Friday, March 20, 2015

Theatre: Wild Party - Lachiusa vs Lippa

Wild Party is a book-length classic narrative poem written by Joseph Moncure March in 1928 that was meant to be a "dark Prohibition-era morality fable".  It tells the story of vaudevillian performers and lovers Queenie, the dancer and Burrs, the clown, who have a volatile and abusive relationship.  As a way to make up after a violent fight, they decide to throw a party for all of their friends, with Queenie harboring the additional secret agenda of trying to stick it to Burrs by finding someone to flirt with.  The party turns into an orgy filled with gin, cocaine and both gay and straight sex and even an incestuous brother pairing.  Trouble brews when Queenie meets and develops a deep connection with the mysterious Mr. Black, leading to an explosively climatic conclusion (pun intended).

Even for the roaring 20s, this poem was quite scandalous and the book was widely banned.  Interest in Wild Party was not revived until 1994, when graphic novelist and cartoonist Art Spiegelmen (who won the Pulitzer prize for Maus) created the illustrations for a new publishing with the subtitle "The Lost Classic".

Suddenly, Wild Party was popular again, and resulted in two musical adaptions being produced in the same 1999-2000 theatre season.  Wild Party by Michael Lachiusa had a brief 68 show run on Broadway and starred Mandy Patinkin (Saul on Homeland) and Toni Collette (the mother in Sixth Sense and About A Boy - who knew she could sing?!?) as Burrs and Queenie.  The second Wild Party by Andrew Lippa ran for 54 productions off-Broadway, featuring Idina Menzel (Wicked, Frozen) and Tayne Diggs (Rent, Private Practice) as party guests Kate and Mr. Black who form a tragic love quadrangle with Queenie and Burrs.  Had Lippa's version made it to Broadway as intended, there would have been a chance for two musicals with the same name, based on the same source, to be nominated for a Tony award in the same year.  Sadly, this did not come to pass.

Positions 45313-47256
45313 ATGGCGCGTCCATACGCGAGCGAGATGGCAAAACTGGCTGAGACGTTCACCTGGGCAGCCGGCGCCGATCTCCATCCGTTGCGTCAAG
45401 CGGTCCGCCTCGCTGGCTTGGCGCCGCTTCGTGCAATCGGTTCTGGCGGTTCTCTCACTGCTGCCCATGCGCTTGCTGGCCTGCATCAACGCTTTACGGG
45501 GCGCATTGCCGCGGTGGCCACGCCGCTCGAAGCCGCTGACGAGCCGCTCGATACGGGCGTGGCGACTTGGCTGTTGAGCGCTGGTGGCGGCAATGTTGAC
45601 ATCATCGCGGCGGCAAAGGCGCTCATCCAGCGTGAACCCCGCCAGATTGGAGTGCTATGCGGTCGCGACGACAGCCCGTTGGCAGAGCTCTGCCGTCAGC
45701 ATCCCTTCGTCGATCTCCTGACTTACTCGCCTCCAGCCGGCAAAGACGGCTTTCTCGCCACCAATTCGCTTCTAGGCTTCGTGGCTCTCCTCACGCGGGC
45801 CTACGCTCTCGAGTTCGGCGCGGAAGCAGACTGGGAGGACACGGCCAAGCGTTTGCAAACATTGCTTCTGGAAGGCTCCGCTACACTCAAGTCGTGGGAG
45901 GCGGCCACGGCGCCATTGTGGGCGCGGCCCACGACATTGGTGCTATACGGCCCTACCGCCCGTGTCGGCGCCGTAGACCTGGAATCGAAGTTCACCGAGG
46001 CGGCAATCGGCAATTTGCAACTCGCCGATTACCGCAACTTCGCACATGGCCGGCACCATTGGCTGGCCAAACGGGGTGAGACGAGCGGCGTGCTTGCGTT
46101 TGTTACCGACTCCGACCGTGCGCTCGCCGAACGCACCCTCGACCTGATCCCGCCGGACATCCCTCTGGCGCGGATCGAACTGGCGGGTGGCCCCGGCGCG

Having bought the soundtrack for Andrew Lippa's version of Wild Party many years ago, I love those songs and know them by heart.  Learning that The Wild Party would be playing at the Canadian Stage Berkley Theatre, I immediately assumed it was the version I was familiar with, and I was excited that I could finally see the songs performed live. Instead, it turned out that this was the Lachiusa version of the musical–the one that I knew nothing about.  After watching this version, I am now able to compare and contrast the two Wild Party musicals.

Both productions start with the same-titled first song and the identical initial lines of lyrics, taken verbatim from the first lines of the poem–"Queenie was a blonde and her age stood still, and she danced twice a day in vaudeville...".  But that is where the similarities end.  Although based on the same source poem, these two musicals are very different both in plot emphasis and musical style.  The differences are easy to spot by examining the first song of each show.  Lippa's version of Queenie Was A Blonde has a smooth, sultry cool jazz feel, featuring muted trumpets, saxophones and piano as the primary instruments.  Lachiusa's version is highlighted by blaring horns and brass, giving it a swing jazz or big band feel that is more representative of the era in which the story takes place.